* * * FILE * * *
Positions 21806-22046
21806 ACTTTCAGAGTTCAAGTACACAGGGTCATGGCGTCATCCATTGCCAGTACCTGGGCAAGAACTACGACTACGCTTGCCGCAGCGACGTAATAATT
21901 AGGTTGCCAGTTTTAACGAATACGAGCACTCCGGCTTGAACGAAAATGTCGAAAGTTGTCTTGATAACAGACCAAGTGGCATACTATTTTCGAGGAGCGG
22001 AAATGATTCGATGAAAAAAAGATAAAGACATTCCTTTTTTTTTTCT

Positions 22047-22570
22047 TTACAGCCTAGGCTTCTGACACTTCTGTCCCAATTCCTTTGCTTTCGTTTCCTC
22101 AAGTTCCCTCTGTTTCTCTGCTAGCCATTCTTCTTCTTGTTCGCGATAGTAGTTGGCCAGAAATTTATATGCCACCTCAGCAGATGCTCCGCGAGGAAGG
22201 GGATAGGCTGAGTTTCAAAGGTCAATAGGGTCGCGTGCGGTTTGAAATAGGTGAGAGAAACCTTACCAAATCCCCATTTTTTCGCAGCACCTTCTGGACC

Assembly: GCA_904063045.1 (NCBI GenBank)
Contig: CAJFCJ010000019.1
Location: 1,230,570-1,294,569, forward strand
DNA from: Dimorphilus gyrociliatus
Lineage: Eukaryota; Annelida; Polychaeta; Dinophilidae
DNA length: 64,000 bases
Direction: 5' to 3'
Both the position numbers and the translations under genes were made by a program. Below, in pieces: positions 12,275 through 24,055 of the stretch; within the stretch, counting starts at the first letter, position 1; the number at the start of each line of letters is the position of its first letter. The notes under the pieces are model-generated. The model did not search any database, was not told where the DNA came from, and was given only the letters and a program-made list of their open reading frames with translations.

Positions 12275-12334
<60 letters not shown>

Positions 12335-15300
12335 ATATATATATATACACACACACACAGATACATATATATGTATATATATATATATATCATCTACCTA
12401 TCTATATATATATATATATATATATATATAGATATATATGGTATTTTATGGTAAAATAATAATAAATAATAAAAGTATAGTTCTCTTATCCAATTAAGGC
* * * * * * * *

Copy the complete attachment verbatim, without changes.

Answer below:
Positions 21806-22046
21806 ACTTTCAGAGTTCAAGTACACAGGGTCATGGCGTCATCCATTGCCAGTACCTGGGCAAGAACTACGACTACGCTTGCCGCAGCGACGTAATAATT
21901 AGGTTGCCAGTTTTAACGAATACGAGCACTCCGGCTTGAACGAAAATGTCGAAAGTTGTCTTGATAACAGACCAAGTGGCATACTATTTTCGAGGAGCGG
22001 AAATGATTCGATGAAAAAAAGATAAAGACATTCCTTTTTTTTTTCT

Positions 22047-22570
22047 TTACAGCCTAGGCTTCTGACACTTCTGTCCCAATTCCTTTGCTTTCGTTTCCTC
22101 AAGTTCCCTCTGTTTCTCTGCTAGCCATTCTTCTTCTTGTTCGCGATAGTAGTTGGCCAGAAATTTATATGCCACCTCAGCAGATGCTCCGCGAGGAAGG
22201 GGATAGGCTGAGTTTCAAAGGTCAATAGGGTCGCGTGCGGTTTGAAATAGGTGAGAGAAACCTTACCAAATCCCCATTTTTTCGCAGCACCTTCTGGACC

Assembly: GCA_904063045.1 (NCBI GenBank)
Contig: CAJFCJ010000019.1
Location: 1,230,570-1,294,569, forward strand
DNA from: Dimorphilus gyrociliatus
Lineage: Eukaryota; Annelida; Polychaeta; Dinophilidae
DNA length: 64,000 bases
Direction: 5' to 3'
Both the position numbers and the translations under genes were made by a program. Below, in pieces: positions 12,275 through 24,055 of the stretch; within the stretch, counting starts at the first letter, position 1; the number at the start of each line of letters is the position of its first letter. The notes under the pieces are model-generated. The model did not search any database, was not told where the DNA came from, and was given only the letters and a program-made list of their open reading frames with translations.

Positions 12275-12334
<60 letters not shown>

Positions 12335-15300
12335 ATATATATATATACACACACACACAGATACATATATATGTATATATATATATATATCATCTACCTA
12401 TCTATATATATATATATATATATATATATAGATATATATGGTATTTTATGGTAAAATAATAATAAATAATAAAAGTATAGTTCTCTTATCCAATTAAGGC